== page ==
Days after the Justice Department's report on racism by the Ferguson, Missouri, Police Department, President Obama's message to his teen daughters is that civil rights work is "an unfinished project."
In a Friday morning interview with radio host Tom Joyner about his upcoming trip to Selma, Alabama, to commemorate Bloody Sunday, the president made reference to the DOJ's report — which concluded that Ferguson police routinely violated the constitutional rights of black citizens. He said he reminds Sasha and Malia that "there is work to be done right now" and "it is a glorious task we are given to improve this great country of ours."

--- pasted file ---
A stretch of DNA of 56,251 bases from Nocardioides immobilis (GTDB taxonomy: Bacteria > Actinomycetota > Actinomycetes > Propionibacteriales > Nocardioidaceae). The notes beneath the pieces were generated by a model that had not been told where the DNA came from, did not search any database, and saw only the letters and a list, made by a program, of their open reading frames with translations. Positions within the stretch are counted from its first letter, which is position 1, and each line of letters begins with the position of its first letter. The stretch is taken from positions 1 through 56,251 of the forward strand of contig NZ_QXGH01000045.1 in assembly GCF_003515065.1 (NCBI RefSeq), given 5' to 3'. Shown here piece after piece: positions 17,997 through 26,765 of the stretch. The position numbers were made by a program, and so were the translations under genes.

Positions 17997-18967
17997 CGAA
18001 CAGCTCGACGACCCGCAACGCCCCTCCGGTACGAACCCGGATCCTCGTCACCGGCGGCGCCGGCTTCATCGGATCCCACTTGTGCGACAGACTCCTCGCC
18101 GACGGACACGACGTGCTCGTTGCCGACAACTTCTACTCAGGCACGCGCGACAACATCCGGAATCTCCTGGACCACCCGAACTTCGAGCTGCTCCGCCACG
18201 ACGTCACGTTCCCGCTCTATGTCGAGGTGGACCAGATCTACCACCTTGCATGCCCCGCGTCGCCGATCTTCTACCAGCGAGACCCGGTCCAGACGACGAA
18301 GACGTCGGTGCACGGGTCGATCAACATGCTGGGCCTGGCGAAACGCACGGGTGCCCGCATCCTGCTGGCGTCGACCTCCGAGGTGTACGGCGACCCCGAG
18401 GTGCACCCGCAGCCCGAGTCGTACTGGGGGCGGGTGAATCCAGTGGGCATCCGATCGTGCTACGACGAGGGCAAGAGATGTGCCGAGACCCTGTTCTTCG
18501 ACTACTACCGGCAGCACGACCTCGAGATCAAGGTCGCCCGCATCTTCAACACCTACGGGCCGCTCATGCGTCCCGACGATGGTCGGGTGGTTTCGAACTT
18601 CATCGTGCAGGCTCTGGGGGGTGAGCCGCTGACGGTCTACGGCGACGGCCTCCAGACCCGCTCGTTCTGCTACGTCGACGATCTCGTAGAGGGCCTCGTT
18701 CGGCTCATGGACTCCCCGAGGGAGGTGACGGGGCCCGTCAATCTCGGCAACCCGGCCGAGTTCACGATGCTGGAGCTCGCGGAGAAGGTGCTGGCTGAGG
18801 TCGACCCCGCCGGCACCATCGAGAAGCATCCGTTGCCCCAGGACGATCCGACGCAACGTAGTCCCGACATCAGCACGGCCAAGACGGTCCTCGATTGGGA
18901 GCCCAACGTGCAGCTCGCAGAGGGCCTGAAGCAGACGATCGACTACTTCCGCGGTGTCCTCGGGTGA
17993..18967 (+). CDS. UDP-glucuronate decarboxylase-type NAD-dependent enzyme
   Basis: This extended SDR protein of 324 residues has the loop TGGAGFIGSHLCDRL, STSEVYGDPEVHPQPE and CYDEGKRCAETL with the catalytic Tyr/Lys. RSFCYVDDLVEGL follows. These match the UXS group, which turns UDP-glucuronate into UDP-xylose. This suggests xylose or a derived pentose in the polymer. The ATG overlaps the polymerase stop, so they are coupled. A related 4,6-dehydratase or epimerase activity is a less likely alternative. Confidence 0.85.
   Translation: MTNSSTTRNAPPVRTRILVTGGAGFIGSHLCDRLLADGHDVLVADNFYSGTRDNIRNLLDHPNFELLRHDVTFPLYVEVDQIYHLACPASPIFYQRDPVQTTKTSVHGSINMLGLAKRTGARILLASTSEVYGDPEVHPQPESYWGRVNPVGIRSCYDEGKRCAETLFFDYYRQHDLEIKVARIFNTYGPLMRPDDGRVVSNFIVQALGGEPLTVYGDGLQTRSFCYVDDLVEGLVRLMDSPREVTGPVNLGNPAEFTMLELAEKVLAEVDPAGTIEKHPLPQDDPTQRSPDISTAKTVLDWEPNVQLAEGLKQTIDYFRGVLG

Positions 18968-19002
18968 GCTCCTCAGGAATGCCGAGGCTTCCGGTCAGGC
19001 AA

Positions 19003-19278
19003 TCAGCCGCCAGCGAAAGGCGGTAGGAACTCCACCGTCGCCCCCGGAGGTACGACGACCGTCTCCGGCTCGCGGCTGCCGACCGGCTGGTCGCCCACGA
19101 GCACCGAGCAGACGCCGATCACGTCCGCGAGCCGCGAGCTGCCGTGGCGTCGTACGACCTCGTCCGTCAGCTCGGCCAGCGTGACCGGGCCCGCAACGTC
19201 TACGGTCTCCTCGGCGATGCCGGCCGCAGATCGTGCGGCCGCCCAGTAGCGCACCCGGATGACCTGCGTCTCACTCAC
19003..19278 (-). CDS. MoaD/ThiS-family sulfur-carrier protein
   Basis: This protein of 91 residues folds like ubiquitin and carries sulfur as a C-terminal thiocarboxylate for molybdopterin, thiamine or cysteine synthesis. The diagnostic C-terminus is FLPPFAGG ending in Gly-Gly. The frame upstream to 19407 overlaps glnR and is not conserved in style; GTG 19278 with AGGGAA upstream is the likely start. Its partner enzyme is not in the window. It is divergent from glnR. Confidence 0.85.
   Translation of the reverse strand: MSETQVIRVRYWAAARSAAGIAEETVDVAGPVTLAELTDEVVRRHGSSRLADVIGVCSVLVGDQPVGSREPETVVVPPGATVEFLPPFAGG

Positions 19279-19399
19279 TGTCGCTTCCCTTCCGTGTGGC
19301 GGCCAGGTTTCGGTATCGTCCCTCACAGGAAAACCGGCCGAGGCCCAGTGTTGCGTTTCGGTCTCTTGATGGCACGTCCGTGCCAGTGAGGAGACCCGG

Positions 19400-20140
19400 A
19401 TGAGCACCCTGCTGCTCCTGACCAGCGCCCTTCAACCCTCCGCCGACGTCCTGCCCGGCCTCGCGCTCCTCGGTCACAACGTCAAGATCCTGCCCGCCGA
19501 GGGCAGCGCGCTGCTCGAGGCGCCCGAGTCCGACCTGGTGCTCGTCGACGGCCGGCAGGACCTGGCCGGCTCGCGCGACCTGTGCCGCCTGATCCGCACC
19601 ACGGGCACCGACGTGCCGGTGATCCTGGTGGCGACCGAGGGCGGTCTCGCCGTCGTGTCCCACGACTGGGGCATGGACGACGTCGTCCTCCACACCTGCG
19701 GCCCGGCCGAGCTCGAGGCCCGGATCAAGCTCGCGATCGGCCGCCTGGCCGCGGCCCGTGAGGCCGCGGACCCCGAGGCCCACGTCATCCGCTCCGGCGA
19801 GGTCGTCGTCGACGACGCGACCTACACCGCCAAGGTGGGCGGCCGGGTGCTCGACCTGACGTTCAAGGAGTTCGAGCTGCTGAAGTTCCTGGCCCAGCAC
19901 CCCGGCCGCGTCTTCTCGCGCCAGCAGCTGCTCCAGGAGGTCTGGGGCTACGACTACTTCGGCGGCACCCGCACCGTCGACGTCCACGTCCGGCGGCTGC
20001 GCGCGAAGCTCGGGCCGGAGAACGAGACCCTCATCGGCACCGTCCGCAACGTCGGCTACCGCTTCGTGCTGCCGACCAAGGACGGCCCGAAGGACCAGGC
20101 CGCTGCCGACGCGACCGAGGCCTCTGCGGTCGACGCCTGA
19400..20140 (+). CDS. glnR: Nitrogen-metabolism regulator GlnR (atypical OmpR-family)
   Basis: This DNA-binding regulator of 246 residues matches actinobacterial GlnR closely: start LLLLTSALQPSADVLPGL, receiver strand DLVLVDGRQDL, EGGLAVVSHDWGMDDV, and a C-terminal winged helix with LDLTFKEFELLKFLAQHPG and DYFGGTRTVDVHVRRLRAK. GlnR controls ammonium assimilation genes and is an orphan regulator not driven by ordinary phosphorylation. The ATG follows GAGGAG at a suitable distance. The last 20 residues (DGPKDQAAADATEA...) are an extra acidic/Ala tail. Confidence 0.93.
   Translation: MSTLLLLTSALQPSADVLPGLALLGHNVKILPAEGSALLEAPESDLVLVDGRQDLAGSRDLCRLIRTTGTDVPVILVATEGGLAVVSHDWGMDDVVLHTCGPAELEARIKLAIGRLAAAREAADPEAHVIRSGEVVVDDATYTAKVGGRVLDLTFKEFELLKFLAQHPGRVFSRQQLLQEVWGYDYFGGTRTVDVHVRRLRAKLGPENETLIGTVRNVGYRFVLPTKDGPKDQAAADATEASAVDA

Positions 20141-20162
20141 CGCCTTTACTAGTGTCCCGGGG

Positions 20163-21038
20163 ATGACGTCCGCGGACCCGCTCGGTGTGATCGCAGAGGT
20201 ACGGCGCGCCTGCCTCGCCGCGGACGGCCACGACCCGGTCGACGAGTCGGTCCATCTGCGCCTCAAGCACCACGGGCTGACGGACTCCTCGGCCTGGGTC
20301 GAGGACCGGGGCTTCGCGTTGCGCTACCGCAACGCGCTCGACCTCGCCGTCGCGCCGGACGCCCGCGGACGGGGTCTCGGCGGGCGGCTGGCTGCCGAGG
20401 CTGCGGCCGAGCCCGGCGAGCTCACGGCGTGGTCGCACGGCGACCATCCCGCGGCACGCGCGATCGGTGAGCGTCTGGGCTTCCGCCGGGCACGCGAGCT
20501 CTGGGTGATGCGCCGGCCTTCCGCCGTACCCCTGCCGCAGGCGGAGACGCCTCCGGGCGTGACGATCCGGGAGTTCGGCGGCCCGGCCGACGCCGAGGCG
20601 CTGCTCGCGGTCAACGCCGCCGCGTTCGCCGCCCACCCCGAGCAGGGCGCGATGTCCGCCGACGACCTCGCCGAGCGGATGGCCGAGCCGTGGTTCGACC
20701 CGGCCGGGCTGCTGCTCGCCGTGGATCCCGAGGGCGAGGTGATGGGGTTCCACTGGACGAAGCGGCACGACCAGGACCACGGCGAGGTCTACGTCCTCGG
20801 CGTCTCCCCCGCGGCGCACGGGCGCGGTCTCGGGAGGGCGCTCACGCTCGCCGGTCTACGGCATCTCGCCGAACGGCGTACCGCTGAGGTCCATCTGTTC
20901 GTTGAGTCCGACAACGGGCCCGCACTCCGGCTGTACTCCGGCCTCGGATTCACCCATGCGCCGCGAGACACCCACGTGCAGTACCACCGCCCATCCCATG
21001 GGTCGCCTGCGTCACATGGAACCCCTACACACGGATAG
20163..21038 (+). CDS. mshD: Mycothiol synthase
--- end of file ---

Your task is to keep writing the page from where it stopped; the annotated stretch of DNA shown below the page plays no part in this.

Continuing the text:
Obama said the girls are unlikely to become involved in politics, joking, "partly because they've been listening to their mother." But, he said, he hopes whatever careers they choose, whether in business or the arts, provide opportunities for others or are informed by the "great social issues of the day."
Bloody Sunday commemorates March 7, 1965, when marchers demanding voting rights — including Congressman John Lewis, who is scheduled to attend this weekend's commemorative events — were brutally beaten by police.
Obama emphasized that the civil rights movement "wasn't just Martin Luther King making a speech," and wasn't dominated by those who, like Lewis, now have high profiles. He said it was "everyday people" who were Bloody Sunday's civil rights heroes.